Multitasking affects us from a young age. Our thinking is altered by this sense of doing more to feel more fulfilled and thus more valuable . Which is simply not true.
Unfortunately it’s popular belief that focusing on one single task at a time is making us slower than the rest; in such a busy world, it’s viewed as downfall or weakness.
Hopping from one task to another makes it hard for our brains to understand how to reward itself. The major issue being, that if we stick to one single or complicated task requiring our full attention, we go through a dopamine withdrawal and loose the sense of satisfaction when having only done one task.
You can do it all — just one task at a time
How can we change a habit? Here are the methods and strategies that have helped me.
1. Clearing the tasks distractions
Clearing workspace free of clutter, sticky notes of to-do’s and your phone
Need to have your phone? Silence it and put it on do not disturb
Close the tabs or open a completely new browser with no other tabs open
Shut the door to your office. No office? Put on headphones with a light tune in the background on
2. Be intentional & respecting your time
Organize your day ahead of time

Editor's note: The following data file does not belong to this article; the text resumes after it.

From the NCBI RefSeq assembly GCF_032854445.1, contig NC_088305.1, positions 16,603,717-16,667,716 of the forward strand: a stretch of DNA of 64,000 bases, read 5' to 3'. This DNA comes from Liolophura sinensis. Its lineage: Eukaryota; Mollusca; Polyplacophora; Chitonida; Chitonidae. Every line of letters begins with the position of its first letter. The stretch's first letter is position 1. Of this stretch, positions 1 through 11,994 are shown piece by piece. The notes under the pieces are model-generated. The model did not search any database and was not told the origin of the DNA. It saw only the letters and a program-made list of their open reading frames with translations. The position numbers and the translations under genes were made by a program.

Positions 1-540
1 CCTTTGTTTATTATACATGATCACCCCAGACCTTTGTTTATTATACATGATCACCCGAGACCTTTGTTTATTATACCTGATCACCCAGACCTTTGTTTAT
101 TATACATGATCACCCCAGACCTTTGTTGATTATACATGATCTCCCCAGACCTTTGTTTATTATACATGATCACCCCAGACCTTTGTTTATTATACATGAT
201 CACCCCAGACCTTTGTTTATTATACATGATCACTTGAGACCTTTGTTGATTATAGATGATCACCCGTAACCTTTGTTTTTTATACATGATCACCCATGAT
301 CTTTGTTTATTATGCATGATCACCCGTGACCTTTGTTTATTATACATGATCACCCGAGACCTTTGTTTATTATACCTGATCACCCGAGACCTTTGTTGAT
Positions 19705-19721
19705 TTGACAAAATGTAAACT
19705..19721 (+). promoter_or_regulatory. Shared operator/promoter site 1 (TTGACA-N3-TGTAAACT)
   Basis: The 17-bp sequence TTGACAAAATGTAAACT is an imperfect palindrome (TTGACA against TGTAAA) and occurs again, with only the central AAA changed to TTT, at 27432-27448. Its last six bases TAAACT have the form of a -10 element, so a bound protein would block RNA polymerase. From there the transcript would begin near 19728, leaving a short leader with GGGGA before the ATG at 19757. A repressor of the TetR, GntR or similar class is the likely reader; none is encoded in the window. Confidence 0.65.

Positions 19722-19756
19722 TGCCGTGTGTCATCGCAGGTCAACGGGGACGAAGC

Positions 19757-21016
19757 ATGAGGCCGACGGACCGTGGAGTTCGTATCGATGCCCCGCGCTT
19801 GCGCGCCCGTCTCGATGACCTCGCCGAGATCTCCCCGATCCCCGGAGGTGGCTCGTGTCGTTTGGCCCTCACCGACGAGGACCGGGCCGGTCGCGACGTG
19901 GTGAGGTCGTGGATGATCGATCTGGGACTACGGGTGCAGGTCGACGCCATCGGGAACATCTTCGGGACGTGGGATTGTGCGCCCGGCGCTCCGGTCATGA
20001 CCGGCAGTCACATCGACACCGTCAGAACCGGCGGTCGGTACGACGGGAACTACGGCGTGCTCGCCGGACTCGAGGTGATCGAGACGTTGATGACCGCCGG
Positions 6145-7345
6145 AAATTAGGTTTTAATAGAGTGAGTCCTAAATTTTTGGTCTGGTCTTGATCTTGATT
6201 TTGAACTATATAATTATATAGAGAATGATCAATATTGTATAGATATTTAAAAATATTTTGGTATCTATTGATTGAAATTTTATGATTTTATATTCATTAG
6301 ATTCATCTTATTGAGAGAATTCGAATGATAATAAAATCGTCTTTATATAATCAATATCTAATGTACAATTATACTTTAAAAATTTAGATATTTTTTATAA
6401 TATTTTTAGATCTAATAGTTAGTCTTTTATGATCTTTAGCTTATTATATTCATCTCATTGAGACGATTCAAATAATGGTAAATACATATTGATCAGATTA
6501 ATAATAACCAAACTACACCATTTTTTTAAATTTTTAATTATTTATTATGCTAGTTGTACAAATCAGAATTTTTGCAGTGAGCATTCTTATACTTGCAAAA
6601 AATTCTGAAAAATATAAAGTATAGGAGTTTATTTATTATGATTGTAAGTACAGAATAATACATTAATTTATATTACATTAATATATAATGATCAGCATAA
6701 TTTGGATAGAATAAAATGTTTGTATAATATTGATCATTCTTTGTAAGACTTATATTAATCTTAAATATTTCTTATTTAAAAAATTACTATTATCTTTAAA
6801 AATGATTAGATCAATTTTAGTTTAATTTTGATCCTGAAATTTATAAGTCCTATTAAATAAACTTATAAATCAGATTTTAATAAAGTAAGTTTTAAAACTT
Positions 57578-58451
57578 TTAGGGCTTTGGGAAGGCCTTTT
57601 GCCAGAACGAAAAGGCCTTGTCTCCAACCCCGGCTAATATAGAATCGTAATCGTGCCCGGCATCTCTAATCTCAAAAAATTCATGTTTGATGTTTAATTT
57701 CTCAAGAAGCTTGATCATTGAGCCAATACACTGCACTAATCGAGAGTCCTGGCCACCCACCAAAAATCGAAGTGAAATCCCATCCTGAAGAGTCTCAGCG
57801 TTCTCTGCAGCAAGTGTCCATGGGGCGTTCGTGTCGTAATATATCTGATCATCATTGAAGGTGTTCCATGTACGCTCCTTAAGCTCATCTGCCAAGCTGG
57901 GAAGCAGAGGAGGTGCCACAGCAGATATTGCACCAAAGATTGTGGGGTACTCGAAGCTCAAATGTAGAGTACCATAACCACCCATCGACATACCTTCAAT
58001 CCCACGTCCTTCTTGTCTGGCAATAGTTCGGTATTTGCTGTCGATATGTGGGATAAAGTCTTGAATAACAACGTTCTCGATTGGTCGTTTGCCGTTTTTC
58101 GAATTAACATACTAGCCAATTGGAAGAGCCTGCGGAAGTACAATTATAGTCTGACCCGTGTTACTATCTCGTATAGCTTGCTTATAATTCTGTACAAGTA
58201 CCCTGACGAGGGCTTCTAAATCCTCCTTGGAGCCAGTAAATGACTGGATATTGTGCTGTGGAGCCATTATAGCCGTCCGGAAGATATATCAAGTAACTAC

Prioritize tasks with the “No Questions Asked” rule (see the rule in action here)
Be realistic with the amount of tasks that can be done in a day. We’re looking for quality, not quantity.
Pro Tip: prioritize complicated tasks for your golden hours and leave the simple tasks for later in the day when energy is low.
3. Time blocking tasks
Step 1: Set a timer for 30 straight minutes
Note: 30 minutes is the recommended amount of time to work on something straight to ensure maximum engagement from your brain. Anything beyond that can be a strain, and risks losing the full cognitive control. If the task is longer than 30 minutes, plan for small 5 minute breaks away from the task to disengage and allow your brain to take a breather.
Step 2: Work on that single task for 30 minutes
Step 3: Continue with original task or move next task
4. Delete or delegate tasks
Step 1: Take inventory of your day-to-day tasks. Write them down.
Step 2: Prioritize the list from most tasks important being what will move your needle forward in personal or business successes
Step 3: Trim the fat. What fell flat on that list? What tasks you cut from the list?
Step 4: Have items that you personally would like to have removed from the list, but these tasks still need to get done? Ask for help. Delegate to someone you know can help.